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Much to the relief of management-side lawyers, the Department of Labor’s controversial persuader rule that was slated to go into effect on July 1, 2016 has been enjoined.  The Hon. Sam R. Cummings, United States Senior District Judge for the Northern District of Texas issued a nationwide injunction of the rule a few hours ago.

The decision in National Federation of Independent Business, et als. v. Perez temporarily stops a mad scramble by employers and counsel to put measures into place before the July 1st deadline.

The rule, had it not been enjoined, greatly expanded the number of people who could be considered “persuaders” under the Labor Management and Reporting Disclosure Act (“LMRDA”) and who were thus required to make certain reporting obligations.  Prior to the latest rule, counsel for employers were exempt from reporting requirements where they did not directly communicate with employees and were providing advice to employers with regard to union campaigns.

The latest rule chipped away at that exemption and provided that some activities of counsel, even though not communicated directly to employees, would have to be reported by lawyers.  These activities might include providing advice on the drafting of campaign materials and, in some cases, questions regarding lawful employment policies even in the absence of a union campaign.  The rule could be interpreted so broadly as to apply in non-union settings where employers sought routine counseling advice.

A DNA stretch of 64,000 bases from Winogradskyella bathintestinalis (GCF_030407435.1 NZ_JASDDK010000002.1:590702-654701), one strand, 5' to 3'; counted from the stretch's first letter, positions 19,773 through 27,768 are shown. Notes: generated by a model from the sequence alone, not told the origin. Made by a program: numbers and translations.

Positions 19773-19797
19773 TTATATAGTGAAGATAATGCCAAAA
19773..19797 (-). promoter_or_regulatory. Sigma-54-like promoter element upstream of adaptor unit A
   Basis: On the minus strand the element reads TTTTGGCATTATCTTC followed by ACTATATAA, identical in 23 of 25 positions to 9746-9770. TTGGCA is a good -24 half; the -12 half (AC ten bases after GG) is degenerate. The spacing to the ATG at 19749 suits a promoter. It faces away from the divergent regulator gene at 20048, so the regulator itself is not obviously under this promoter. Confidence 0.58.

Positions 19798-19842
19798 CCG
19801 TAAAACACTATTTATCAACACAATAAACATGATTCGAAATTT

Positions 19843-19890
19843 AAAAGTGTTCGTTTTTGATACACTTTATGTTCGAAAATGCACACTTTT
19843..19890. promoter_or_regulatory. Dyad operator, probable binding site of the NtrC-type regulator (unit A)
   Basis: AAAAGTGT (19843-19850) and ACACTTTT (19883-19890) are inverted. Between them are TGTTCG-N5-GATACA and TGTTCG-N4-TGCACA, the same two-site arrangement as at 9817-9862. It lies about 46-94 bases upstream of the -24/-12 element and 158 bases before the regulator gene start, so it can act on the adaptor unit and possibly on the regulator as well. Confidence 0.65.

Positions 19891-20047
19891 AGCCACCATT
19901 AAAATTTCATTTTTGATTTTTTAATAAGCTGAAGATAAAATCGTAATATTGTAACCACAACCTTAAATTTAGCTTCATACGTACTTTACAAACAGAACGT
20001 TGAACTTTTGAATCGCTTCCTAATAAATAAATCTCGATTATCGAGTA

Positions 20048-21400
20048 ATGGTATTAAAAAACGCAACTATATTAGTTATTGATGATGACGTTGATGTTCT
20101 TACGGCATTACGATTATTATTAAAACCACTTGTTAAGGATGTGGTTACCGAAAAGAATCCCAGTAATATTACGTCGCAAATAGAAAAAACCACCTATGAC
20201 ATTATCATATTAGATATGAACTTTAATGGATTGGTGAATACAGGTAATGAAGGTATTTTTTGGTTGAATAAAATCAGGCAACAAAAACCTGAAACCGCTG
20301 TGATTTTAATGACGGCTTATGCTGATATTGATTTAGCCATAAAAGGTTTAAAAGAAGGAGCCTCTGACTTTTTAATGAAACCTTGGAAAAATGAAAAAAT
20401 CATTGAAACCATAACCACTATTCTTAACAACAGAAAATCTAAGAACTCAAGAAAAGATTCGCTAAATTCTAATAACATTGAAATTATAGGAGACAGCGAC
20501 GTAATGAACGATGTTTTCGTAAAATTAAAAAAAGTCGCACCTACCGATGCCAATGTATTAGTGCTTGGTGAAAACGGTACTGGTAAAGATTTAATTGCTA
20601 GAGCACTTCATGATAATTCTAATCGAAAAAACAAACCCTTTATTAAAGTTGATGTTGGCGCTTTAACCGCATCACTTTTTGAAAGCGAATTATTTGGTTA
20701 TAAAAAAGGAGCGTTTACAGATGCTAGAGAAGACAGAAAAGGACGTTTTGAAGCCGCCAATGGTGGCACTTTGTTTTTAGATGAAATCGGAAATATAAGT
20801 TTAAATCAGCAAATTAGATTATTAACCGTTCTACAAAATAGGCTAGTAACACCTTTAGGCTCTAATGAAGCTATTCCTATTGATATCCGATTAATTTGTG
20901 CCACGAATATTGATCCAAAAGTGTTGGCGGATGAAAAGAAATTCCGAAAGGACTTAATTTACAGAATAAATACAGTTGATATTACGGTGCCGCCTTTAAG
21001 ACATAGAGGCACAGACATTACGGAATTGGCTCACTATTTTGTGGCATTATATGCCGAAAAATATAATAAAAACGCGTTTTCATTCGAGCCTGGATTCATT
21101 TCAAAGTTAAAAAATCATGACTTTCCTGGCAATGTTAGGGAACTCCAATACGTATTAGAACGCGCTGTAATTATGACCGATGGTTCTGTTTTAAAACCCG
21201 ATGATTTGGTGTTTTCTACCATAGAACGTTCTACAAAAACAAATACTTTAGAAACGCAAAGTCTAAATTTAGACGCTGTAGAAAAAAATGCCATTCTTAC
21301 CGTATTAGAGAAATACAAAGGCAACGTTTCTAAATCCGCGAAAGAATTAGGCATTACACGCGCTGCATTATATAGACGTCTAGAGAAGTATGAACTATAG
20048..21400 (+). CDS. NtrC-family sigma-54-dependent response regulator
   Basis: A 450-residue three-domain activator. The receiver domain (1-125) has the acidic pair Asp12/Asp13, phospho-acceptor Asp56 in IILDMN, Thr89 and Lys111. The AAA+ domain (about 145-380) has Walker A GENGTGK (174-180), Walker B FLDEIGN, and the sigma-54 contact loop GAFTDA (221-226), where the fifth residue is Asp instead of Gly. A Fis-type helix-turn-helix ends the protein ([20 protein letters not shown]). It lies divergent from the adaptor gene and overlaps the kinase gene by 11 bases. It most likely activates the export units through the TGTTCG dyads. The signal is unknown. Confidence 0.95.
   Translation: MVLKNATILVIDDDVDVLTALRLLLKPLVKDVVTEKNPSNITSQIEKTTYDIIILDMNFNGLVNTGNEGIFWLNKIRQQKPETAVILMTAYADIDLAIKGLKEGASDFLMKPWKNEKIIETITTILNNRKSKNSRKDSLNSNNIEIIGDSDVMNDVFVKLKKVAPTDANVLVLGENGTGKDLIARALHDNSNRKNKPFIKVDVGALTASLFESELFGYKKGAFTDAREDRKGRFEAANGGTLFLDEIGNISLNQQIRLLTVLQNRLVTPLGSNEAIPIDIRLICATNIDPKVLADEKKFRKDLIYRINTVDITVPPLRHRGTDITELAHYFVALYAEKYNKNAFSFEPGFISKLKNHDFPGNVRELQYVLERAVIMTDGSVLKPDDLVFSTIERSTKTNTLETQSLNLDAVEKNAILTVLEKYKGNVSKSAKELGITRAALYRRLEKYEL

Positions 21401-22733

If counsel acted as a persuader, then the employer and the counsel had to make a report as to all of the payments made to the counsel for all activities provided by counsel to that employer.  The rule also then required counsel to file additional reports for all clients for whom the counsel had done work, regardless of whether it engaged in any persuader activity on behalf of those clients.  Not only was the reporting intruding on the attorney-client relationship, the DOL noted that in order to determine if certain advice was exempt from the reporting requirements, it would be necessary to actually view the communication between the employer and counsel.

The Court found that the rule was vague and intruded on employers’ First Amendment rights.  Although this is a significant victory for employers and their counsel, it may be temporary.  The decision will likely be appealed.

We will keep you posted.  In the meantime, if you have not already spoken to labor counsel about the potential implications of the rule, we recommend that you do so.